Following a previous post where I aligned house price index troughs to determine relative valuation, I put in a few caveats, one that Vancouver's trough (which I assumed occurred in 1998) may not have been its trough -- even in the 1990s Vancouver may not have touched its bottom and was riding the coattails of previous speculative excess. The issue faced here is that the data don't go back far enough to the previous trough in the mid 1980s. Nonetheless we can re-scale Vancouver's data set with its trough pulled back to 1990, the start of the Teranet HPI. Below are the two graphs under the two scenarios for Vancouver:
Wowzas, that makes a difference, but I reiterate the caveats here, that the Teranet HPI data don't extend back far enough to garner a complete picture if markets like Vancouver's had speculation in the 1990s. Likewise other cities, most notably Calgary, are likely understated due to lack of data in the mid-1990s. To flesh out this we would need to turn to historical non-HPI data to augment this data series or simply use a different dataset altogether.
Below are the trough-aligned graphs with Vancouver under two scenarios, including the nominal appreciation scenarios.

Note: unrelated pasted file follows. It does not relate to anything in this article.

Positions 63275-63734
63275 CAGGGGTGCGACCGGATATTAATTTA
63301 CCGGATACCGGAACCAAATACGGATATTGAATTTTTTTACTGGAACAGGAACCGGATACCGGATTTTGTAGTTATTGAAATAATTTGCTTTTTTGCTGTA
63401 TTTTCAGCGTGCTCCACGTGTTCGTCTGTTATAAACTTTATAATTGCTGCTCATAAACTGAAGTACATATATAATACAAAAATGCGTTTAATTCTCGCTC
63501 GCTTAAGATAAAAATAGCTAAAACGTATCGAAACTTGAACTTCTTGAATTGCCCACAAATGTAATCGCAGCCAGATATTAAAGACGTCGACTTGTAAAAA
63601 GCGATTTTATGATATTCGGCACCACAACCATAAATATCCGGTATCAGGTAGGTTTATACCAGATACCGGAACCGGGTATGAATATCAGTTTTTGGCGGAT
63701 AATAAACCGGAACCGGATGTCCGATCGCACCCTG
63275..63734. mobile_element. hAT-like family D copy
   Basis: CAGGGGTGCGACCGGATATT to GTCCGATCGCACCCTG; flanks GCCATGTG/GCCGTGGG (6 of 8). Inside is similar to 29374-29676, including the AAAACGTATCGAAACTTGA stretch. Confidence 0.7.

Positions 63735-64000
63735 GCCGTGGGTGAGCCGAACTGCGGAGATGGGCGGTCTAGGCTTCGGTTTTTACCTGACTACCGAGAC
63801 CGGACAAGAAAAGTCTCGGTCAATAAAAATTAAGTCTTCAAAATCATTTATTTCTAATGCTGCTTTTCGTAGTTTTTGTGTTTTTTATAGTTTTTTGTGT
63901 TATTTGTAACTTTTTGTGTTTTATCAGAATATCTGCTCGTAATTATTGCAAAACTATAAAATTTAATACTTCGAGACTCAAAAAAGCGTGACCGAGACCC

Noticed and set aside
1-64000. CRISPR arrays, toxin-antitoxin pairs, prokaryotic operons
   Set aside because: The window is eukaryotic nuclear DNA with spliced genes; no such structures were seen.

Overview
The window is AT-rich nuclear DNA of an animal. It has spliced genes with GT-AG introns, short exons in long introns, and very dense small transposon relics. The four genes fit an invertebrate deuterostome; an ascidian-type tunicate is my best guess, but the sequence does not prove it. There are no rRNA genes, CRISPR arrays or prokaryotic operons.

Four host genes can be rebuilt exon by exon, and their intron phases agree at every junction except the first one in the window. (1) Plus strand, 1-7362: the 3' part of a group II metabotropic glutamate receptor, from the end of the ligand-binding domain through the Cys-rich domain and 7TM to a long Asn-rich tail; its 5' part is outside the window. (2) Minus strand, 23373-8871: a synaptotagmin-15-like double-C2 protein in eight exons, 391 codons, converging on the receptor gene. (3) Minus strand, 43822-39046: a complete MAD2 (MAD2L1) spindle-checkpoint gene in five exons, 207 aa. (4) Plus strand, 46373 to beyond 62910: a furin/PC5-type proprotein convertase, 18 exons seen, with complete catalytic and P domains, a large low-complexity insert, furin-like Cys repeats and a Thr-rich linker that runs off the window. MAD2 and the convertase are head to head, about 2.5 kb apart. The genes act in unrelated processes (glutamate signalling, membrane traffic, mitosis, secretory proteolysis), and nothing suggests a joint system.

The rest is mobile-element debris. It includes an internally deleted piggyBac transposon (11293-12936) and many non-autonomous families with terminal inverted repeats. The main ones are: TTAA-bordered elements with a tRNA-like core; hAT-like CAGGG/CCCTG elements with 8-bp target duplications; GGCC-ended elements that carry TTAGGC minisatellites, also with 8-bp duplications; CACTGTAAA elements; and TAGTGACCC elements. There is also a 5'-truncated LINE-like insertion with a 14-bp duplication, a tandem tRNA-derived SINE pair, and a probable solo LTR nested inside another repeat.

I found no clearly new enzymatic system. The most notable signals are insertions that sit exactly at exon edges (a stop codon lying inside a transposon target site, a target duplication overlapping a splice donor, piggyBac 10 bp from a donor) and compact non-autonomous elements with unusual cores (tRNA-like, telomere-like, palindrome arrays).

What do we do with these graphs? The biggest takeaway, for me, is to evaluate the conditions in Vancouver in the 1990s and determine why the city was on a secular growth trend since the 1980s, which is somewhat at odds with experiences in other cities graphed above. Were conditions in the late-1990s the true "baseline", a point relative to which we should gauge future growth, or should we look further back to the 1980s where prices were lower still. If the latter, valuations in Vancouver are disturbingly high.
I do not normally concentrate much on directly comparing cities' relative valuations for a host of reasons, not least demonstrated by the sensitivity of the results by slightly changing assumptions. I prefer to look at earnings and prices, the so-called price-rent and price-income ratios, when formulating valuation metrics. But here are the data graphed in all their glory.